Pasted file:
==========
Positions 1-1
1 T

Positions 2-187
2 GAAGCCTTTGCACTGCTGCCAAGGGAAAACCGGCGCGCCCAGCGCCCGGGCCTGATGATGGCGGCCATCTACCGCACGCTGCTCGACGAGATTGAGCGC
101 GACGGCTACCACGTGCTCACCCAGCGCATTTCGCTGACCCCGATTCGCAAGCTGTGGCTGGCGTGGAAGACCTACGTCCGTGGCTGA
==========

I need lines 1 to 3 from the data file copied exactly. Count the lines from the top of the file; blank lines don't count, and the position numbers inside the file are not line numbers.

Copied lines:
Positions 1-1
1 T

Positions 2-187